I’m trying to learn Italian. In my studies I’m using a myriad of books and apps (DuoLingo, Mango, Babbel, etc.) But one of the most enjoyable ways of improving pronunciation and picking up new vocabulary is by listening to songs in Italian.
I already have my favorite pop stars… Arisa! Giorgia! Irene Grandi!
One of the words that kept popping up constantly in the lyrics was “paura”. It was such a oft-repeated word that I had to look it up. Turns out that “paura” means “fear”. What an odd sentiment, I thought, to appear so frequently in so many Italian love songs.
Hadn’t Italians mastered the art of love? After all, they’re the ones who musically defined it: “When the moon hits your eye like a big pizza pie…. that’s amore!” So, why the paura? What’s so scary about love?
The answer came to me last night while watching an action series on Netflix. The episode included an all-too-common plot device. You’ve probably seen it in a movie or on tv:
A driver and her passenger have just escaped some terrible danger: maybe a bomb, a chase, or a nasty villain. The background music becomes calm and soothing. As the car passes through an intersection, the driver turns to the passenger, smiles warmly, and says: “I think we’re going to be ok.” Or words to that effect.
There, in the window behind the smiling driver, you see it. Blurry at first, perhaps. But all too soon it becomes clear: a van, a bus, or a truck hurdling through the traffic light. It blindsides the car… there is a sound of squealing metal and shattering glass. The scene fades to black.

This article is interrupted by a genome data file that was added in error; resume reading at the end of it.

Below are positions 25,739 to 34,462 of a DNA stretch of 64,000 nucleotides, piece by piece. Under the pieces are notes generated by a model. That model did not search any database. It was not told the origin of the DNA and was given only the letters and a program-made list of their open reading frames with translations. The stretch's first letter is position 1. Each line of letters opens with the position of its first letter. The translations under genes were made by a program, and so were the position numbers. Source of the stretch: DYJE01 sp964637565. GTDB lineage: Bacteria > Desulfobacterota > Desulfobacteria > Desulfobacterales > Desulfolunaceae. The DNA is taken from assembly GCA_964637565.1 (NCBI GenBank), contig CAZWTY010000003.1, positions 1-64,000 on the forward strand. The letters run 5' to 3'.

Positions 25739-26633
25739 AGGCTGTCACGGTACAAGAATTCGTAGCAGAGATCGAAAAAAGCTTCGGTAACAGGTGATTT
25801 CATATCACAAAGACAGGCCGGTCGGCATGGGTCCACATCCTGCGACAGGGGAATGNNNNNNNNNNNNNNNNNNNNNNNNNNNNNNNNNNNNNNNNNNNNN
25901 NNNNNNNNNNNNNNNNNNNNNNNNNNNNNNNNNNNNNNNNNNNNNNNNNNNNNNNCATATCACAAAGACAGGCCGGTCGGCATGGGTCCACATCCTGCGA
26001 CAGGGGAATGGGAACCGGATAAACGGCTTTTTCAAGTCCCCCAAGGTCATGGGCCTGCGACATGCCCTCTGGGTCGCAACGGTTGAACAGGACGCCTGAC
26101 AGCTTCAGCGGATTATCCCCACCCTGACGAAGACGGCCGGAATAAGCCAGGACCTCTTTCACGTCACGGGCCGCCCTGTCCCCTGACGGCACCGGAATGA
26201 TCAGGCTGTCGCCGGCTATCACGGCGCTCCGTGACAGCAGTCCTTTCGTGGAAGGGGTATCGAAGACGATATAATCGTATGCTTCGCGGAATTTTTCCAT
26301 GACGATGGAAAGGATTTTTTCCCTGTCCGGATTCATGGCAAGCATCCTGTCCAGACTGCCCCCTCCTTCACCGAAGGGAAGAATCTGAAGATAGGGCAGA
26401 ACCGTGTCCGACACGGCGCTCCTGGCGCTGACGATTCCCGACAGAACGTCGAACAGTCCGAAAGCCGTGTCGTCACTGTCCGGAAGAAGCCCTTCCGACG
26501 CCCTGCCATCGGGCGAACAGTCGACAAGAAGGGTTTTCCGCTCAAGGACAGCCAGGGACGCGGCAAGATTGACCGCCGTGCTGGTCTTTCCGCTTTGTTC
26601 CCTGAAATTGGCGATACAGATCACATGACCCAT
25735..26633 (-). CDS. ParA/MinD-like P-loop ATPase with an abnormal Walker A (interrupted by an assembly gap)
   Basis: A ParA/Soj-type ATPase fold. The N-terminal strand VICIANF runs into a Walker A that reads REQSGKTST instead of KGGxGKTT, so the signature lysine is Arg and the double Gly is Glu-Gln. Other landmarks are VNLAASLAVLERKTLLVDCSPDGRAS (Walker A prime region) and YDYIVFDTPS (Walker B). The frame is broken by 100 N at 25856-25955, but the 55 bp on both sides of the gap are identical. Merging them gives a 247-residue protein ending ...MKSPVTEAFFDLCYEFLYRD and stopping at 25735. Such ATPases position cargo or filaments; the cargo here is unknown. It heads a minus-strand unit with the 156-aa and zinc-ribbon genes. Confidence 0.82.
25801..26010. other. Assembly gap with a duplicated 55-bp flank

They never know what hit them. One moment it’s safety, smiles, and soothing music, and then suddenly everything is spinning out of control.
Fade to black. Paura.
On a Brighter Note
Not every Italian song is about fear. (Thankfully.)
One of the most unique and heartwarming songs I’ve encountered is “Roba Bella” or “The Good Stuff”. It started as an art project of two brothers, collectively known as Pastis, who put Italian street scenes to music. One of the most captivating videos was of Pasquale, a vendor in a public market, whose sing-song selling of his wares was music in and of itself.
Irene Grandi, a gifted singer, added lyrics to the video. Her words, with Pasquale’s voice in the background, are pure beauty:
It is the voice of Pasquale
it arrives in May
by the road
fragrant of the past
it’s a beautiful morning
a beautiful aria
a beautiful aria
and Pasquale sings the good stuff
he comes from the mountains
with summer in his pockets